YOSEMITE NATIONAL PARK, Calif. — Sisters Lauren Scott and Patrice Fambrini stood near the check-in desk of Curry Village, a quaint collection of tents and cabins in Yosemite National Park, and considered the merits of their lodgings.
Last year, three people died and six more became ill after staying at the campground — infected by a rare, mysterious and usually dangerous rodent-borne illness known as hantavirus.
“The way these were constructed created a habitat for the mice to be there,” Fambrini said nervously.
Scott, a longtime fan of the camping area, was unfazed: “You’re in the woods!”
It may not have been apparent to the sisters, but Curry Village has become ground zero of a multimillion-dollar effort to make Yosemite safe — or as safe as any rural place can be — from an illness carried by creatures who can burrow into a hole the width of a pencil. Changes to the park’s far-flung facilities will get tested this summer, as an expected 1.8 million visitors fan out across its 1,200 square miles and share turf with all sorts of wild beasts.
The park visitors who contracted hantavirus had inhaled large quantities of dust containing urine, saliva and fecal matter from infected deer mice. To try to keep that from happening again, workers have been plugging crannies in buildings, hanging screens on staff and guest lodgings and reinforcing “bear boxes,” all to keep the little critters from nesting anywhere near people.
It’s an undertaking that’s considerably more difficult than guarding against ferocious predators, said Mark Gallagher, environmental manager at Yosemite for Delaware North Cos., which operates Curry Village and other lodging facilities in the park.
“Keeping a bear out is easy — your enclosure just has to be strong,” Gallagher said. “With a mouse, you really have to pay attention to detail.”
Signs that something was awry in Yosemite began with the case of a visitor who had stayed in Curry Village’s so-called signature cabins — canvas tents fortified with Sheetrock walls — in June. The patient suffered fatigue and fever, and had trouble breathing. Tests revealed hantavirus. The patient recovered.
The Sin Nombre strain of hantavirus was identified in the Four Corners region of the Southwest in 1993, and it’s typical for a handful of people to fall ill each year. But those cases are usually isolated. So when a second patient who had stayed at Curry Village in June tested positive for the virus, public health investigators began to worry about an outbreak.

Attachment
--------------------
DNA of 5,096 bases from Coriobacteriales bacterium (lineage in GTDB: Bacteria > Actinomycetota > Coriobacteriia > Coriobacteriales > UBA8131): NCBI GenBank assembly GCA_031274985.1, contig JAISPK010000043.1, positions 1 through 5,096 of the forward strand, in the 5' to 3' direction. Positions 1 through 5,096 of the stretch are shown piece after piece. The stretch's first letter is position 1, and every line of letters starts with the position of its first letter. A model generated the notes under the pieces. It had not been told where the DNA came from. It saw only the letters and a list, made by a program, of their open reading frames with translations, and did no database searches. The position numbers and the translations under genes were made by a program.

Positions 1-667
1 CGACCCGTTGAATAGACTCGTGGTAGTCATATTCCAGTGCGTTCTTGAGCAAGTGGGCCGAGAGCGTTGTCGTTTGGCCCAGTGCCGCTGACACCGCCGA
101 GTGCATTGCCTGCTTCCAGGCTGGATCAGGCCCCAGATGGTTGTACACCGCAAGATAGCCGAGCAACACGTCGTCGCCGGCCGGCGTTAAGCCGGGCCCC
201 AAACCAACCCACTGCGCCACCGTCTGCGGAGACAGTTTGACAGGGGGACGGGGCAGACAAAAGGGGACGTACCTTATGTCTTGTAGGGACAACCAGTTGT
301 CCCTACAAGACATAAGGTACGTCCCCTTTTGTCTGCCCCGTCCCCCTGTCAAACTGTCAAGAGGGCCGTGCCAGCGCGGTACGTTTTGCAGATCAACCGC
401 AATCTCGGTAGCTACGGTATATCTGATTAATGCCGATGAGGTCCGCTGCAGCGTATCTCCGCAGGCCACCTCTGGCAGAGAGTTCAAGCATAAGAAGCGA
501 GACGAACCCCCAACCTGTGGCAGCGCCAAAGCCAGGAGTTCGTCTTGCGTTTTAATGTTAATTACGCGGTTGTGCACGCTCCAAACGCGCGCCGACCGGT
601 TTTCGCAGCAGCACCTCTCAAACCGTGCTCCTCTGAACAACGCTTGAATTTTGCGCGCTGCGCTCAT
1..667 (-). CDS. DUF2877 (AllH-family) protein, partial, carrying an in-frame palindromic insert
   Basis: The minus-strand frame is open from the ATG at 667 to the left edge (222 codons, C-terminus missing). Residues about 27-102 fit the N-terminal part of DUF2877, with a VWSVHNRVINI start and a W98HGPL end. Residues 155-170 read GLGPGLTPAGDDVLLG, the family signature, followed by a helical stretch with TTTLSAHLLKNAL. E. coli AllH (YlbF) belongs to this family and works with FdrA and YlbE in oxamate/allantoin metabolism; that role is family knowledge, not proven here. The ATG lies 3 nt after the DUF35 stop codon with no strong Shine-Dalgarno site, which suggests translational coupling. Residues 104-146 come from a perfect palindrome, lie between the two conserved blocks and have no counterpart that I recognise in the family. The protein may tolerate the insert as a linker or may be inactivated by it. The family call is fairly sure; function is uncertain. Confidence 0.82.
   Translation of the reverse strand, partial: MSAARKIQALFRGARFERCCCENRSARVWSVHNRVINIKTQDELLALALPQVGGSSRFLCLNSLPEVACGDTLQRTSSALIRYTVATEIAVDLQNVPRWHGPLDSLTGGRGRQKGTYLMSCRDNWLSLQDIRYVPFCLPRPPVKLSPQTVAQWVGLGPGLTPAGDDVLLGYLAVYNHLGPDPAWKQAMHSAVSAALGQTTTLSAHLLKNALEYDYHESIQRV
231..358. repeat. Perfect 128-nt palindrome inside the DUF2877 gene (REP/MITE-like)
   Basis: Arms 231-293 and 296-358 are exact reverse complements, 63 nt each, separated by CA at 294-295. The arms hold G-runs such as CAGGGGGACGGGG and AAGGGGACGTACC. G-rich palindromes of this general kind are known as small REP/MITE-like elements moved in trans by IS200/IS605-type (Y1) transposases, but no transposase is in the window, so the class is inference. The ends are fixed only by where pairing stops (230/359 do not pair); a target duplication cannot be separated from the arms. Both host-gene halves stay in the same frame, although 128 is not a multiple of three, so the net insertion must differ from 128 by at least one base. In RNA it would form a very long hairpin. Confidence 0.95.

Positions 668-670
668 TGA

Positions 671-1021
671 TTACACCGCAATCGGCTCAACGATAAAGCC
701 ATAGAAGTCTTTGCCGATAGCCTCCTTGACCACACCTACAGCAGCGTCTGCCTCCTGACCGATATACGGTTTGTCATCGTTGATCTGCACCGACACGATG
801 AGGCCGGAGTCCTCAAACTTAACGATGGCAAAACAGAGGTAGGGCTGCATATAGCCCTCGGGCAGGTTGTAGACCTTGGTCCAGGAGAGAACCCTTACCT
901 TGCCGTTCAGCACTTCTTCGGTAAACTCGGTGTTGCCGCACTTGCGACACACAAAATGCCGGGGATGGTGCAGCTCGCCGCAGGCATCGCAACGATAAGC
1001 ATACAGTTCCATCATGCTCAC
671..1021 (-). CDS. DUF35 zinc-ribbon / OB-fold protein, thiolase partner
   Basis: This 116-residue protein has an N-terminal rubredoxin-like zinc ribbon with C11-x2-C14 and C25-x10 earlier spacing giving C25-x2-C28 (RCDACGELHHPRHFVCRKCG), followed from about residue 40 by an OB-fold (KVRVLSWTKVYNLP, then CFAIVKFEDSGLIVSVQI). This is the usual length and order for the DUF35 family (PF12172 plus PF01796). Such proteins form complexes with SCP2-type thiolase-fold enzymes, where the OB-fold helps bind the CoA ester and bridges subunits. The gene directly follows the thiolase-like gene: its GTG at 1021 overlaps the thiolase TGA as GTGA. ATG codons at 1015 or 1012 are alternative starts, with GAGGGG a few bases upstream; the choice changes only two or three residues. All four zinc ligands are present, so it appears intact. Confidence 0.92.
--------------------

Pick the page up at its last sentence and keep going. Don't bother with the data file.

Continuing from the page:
The second patient died, according to media reports.
Investigators from the California Department of Public Health, the National Park Service and the U.S. Centers for Disease Control and Prevention started pouring into Yosemite. Park operators fielded hundreds of worried calls each day from recent visitors who now had a case of the chills, or a child with a cough. Staff shut down the signature cabins and began contacting the 250,000 people who had stayed overnight in the park that summer.
State health officials drew blood from 569 Yosemite employees to see if any of them had been exposed. Fewer than 1 percent showed evidence that they had.
Across the country in Atlanta, CDC biologists retreated into high-security laboratories to test blood from the sick and tissue from the dead.
Hantavirus is deadly because it provokes a very strong response from the body’s immune system, said Dr. Barbara Knust, an investigator in the CDC’s viral special pathogens branch who was involved in the Yosemite response.
When a person is infected, white blood cells release chemicals that work to kill the virus. But organs can suffer collateral damage. In the lungs, Knust said, the chemicals cause the cells that line blood vessels to leak fluid into air spaces, making it hard to breathe. They also interfere with the heart’s ability to pump blood and maintain pressure in the circulatory system.
Ultimately, 10 hantavirus cases were confirmed: nine in people who had lodged in the signature cabins and one in a man who had stayed at the park’s High Sierra Camps, about 15 miles away.
To gauge the extent of the deer mouse infestation, experts from the state health department drew blood samples from more than 100 wild mice. In Curry Village, 14 percent tested positive for the virus. That was in line with historical averages in the state.
“The problem was something else,” said Tom Medema, chief of interpretation at Yosemite.
One potential culprit was the design of the signature cabins. When state health investigators peered between their canvas tent exteriors and sheetrock interiors, they found droppings and shredded insulation.
Mice — and possibly, hantavirus — had been making themselves at home.
By February 2013, Delaware North had torn down all 91 of Curry Village’s signature cabins. The company was still building replacement cabins when the new season officially began in March. On the western end of the village near the Happy Isles trail head, workers had draped yellow caution tape from tree to tree and had posted a “Stay out” sign. Bright white canvas draped new tent-cabins built without inner walls.
Older tent-cabins that were built without sheetrock walls were also getting retrofits.
In all, 424 tent-cabins were supposed to be ready by Memorial Day, said Steve Ullmann, director of facilities for Delaware North at Yosemite.